Parts of America in Paris

Untitled design (1)“I have two loves – my country and Paris.”  Josephine Baker

Believe it or not, there are a few things I miss about America already. Most of these things are California-specific, especially lately, but still: the US will always be home, for better or for worse.

Almost every weekend, I treat myself to a late breakfast at an American diner in an otherwise super French neighborhood. This diner has normal-sized coffee mugs, and they serve normal amounts of coffee (read: bottomless). No tiny espressos in sight. They also have orange juice. They have pancakes. They have bacon. They have ketchup for your breakfast potatoes. Old-fashioned silver toasters dot a few of the tables. The diner plays really cheesy classic rock music and the menu is in both English and French.

It’s the best. Breakfast is hard to come by in France — these are lunch people, not breakfast people — so it’s such a treat for me to be able to escape back to America for a quick, calorie-filled hour every Sunday morning. Who says you can’t have your pain au chocolat and eat your pancakes too?**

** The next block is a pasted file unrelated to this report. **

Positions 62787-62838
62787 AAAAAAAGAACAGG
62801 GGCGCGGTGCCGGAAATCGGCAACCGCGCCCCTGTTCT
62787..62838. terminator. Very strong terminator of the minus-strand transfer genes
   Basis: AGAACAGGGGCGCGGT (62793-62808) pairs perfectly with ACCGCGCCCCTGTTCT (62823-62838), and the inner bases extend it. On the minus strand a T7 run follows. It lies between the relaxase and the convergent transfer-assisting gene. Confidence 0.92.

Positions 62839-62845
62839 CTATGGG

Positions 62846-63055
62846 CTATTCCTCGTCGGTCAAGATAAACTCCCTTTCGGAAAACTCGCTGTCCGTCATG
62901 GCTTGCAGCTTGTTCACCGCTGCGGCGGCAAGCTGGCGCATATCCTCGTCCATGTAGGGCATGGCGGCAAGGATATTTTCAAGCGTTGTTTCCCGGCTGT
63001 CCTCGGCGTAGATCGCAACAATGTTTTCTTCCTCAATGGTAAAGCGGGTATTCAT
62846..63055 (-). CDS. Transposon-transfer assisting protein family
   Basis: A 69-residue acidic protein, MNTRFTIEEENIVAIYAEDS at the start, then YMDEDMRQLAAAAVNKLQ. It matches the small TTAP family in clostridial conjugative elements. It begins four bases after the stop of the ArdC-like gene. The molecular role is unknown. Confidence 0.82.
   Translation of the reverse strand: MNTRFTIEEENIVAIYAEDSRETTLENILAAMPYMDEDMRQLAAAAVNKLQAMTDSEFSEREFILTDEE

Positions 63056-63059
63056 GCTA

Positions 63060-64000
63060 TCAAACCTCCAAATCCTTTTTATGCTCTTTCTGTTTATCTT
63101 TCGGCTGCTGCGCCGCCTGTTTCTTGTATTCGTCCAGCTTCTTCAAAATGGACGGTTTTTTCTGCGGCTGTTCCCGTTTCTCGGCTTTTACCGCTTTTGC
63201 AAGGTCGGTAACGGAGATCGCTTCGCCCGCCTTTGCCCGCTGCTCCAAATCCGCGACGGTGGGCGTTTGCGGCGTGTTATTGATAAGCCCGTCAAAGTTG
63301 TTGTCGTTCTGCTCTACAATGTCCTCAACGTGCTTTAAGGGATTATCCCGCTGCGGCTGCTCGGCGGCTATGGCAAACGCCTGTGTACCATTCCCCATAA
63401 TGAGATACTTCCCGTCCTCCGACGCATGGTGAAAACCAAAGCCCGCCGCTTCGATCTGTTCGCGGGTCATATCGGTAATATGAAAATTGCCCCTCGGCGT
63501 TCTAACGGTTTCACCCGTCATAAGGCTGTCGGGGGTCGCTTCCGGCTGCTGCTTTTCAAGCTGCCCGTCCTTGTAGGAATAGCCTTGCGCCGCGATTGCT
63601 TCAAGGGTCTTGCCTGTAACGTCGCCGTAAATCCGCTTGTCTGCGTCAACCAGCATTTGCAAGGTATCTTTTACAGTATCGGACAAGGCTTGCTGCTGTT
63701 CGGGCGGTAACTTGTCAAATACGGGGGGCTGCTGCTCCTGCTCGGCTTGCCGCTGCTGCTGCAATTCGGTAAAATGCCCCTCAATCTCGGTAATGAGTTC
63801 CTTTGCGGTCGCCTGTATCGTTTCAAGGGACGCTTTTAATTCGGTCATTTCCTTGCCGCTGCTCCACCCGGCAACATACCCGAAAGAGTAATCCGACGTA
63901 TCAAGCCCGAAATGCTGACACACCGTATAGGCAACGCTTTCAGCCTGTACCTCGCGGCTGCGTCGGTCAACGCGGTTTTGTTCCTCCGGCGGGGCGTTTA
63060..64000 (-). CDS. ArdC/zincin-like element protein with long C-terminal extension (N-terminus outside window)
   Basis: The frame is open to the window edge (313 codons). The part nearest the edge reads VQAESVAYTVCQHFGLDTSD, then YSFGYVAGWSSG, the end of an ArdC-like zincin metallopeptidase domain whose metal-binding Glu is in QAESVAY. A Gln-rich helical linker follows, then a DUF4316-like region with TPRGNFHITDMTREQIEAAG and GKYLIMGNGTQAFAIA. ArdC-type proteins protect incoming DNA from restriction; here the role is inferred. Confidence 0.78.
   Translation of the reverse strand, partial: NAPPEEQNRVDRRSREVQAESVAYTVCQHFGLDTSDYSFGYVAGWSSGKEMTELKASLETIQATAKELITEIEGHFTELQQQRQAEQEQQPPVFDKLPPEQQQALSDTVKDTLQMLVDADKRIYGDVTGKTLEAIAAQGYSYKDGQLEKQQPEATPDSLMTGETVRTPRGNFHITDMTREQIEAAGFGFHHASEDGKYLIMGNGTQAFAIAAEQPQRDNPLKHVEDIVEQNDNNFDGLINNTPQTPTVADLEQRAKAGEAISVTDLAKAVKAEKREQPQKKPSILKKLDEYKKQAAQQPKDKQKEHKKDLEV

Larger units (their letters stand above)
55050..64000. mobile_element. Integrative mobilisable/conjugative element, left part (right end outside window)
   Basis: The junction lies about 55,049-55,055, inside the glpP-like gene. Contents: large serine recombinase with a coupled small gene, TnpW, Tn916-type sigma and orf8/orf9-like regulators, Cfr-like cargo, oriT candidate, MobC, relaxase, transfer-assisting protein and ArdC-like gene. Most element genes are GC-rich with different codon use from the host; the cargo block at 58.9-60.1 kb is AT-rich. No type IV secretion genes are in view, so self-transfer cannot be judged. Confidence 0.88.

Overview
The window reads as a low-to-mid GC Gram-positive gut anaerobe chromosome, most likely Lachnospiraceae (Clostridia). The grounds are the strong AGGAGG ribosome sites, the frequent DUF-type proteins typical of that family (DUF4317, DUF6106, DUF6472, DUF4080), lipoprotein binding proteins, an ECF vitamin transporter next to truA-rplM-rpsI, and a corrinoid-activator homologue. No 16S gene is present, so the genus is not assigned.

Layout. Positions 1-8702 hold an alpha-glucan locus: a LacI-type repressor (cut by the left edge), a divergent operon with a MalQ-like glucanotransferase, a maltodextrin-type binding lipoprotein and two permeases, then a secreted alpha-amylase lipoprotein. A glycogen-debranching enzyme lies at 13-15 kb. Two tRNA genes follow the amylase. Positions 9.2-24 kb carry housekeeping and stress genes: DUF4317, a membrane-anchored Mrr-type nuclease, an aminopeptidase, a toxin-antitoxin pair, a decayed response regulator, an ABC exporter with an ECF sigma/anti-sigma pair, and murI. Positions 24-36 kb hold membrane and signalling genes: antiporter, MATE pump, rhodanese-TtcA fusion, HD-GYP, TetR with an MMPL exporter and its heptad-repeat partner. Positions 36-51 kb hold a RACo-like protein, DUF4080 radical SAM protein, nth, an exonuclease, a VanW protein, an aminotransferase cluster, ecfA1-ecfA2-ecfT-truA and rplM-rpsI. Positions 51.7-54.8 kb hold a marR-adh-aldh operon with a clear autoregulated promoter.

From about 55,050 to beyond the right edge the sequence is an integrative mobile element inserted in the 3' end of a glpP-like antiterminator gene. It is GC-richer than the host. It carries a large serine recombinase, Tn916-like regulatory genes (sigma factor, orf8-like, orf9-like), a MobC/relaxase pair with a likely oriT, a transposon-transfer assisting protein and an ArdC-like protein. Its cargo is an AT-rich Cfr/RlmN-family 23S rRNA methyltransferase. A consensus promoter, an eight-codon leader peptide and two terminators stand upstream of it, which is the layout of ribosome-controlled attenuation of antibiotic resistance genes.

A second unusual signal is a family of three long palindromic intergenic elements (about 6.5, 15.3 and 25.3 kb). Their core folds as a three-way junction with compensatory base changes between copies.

Aside from the diner, my other most important discovery: the library. There is an American Library of Paris, and I found it, and now I volunteer there a few times per month. The other volunteers are fellow Americans of all ages and backgrounds, everyone in Paris for their own simple yet complicated yet simple reasons, like I am. And during special events, there is wine — because we are, after all, in France. But everyone definitely partakes of more than just one or two glasses of said wine because we are, after all, still American.

And this means I still have a steady supply of books at my disposal, which at this point is almost a necessity for me. If I had to live somewhere without being able to stop by the library and wander through the quiet aisles after a long day at work  — guys, not to be melodramatic, but I would definitely die. I’m fairly certain my body has become convinced that library book smell is actually a vitamin it requires to function.

Other small victories: I found popcorn and peanut butter. I brought NyQuil back with me after Christmas and assigned it a place of honor in my cabinet (it is my prized possession). I asked my mom and sister to bring me Girl Scout Cookies when they visit next week, and I’ve already had dreams about them. The cookies, not my family.

The point is: I think it’s fully possible to embrace the best parts of French life without entirely giving up some of my favorite things about American life. But I do wish France would embrace NyQuil.

**doctors, probably.

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